The theory of thermal radiation



Max Planck began to take an interest in investigating radiative equilibria in the mid1890s. At that time physicists knew very little about the regularies according to which a heated object, for example, emits thermal and luminous radiation. The properties of thermal radiation can be described with the help of a model, what is called a ``black body''. The radiation emitted from such a body does not depend on the material that it is made of. It obeys a universal function dependent on temperature and frequency. Constructing such a black body was a challenging problem in itself, just as was finding that universal function.
The national institution of standard weights and measures in Germany, the PhysikalischTechnische Reichsanstalt (PTR) in Berlin, was then the center of radiation researchnot least because of its practical implications for the nascent lamp industry. In 1896 Wilhelm Wien, a member of the staff at that institution, was the first to suggest a law that seemed to be empirically supported, describing the spectral distribution of energy as a function of temperature. Three years later Planck managed to derive this semiempirically obtained radiation formula theoretically. But precision measurements taken at the PTR soon revealed that in the range of long waves there were considerable deviations from the radiation formula by Wien and Planck. New measurements agreed with a radiation formula that the English physicist Lord Rayleigh had just recently published.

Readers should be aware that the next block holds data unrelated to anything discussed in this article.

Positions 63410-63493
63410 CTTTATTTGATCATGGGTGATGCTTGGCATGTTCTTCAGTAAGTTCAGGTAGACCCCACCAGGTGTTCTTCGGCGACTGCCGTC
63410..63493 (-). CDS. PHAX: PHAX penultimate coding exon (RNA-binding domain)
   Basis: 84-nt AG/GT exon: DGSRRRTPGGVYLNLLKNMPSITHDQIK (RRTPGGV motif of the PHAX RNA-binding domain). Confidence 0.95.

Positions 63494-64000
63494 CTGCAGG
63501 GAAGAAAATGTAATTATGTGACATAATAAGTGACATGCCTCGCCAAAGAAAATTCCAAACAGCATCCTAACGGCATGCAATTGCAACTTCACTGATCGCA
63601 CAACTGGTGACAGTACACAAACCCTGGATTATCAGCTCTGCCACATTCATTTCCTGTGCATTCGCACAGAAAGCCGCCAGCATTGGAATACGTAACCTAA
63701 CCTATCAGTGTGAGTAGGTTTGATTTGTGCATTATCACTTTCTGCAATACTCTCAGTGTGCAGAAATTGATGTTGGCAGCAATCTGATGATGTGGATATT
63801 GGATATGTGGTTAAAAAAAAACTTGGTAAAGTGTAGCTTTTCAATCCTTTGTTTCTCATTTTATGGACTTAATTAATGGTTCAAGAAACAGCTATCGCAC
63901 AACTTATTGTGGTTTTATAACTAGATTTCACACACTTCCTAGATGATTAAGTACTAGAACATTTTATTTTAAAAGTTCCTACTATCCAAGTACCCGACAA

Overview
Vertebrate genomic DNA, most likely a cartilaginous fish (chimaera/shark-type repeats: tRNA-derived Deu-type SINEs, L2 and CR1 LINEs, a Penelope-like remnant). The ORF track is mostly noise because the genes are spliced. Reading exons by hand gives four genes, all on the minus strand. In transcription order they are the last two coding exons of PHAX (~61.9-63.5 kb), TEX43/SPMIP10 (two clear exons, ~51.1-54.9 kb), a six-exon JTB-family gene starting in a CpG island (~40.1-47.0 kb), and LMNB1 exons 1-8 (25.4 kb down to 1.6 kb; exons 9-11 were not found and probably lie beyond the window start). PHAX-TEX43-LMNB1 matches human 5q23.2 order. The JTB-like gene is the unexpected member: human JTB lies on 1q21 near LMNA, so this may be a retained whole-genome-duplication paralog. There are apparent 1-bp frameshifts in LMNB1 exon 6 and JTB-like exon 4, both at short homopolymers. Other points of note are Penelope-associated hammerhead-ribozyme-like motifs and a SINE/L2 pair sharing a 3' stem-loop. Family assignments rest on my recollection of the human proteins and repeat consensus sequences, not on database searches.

The lack of conformity with the measurement data prompted Planck to reconsider the problem. In October 1900 he proposed a formula that agreed with the new empirical data. But his "lucky guess for the interpretational formula" still needed theoretical explanation. After weeks of concentrated work he was able to provide this as wellon 14 December 1900 he presented his report at a meeting of the Physikalische Gesellschaft in Berlin. For his theoretical derivation of the radiation law Planck had had to revise his earlier physical assumptions completelyamong other things he had to assume that the energy e is not a continuous quantity but a discrete one, proportional to its frequency n (e = hn). The introduction of a natural constant h, the Planck quantum of action, was a radically bold assumption, since it contradicted the basic assumption of classical physics that nature did not make any leaps. 
"What always interested me primarily in physics were the great general laws that are of significance in all natural processes, irrespective of the properties of the bodies undergoing the processes.'' Max Planck, 1943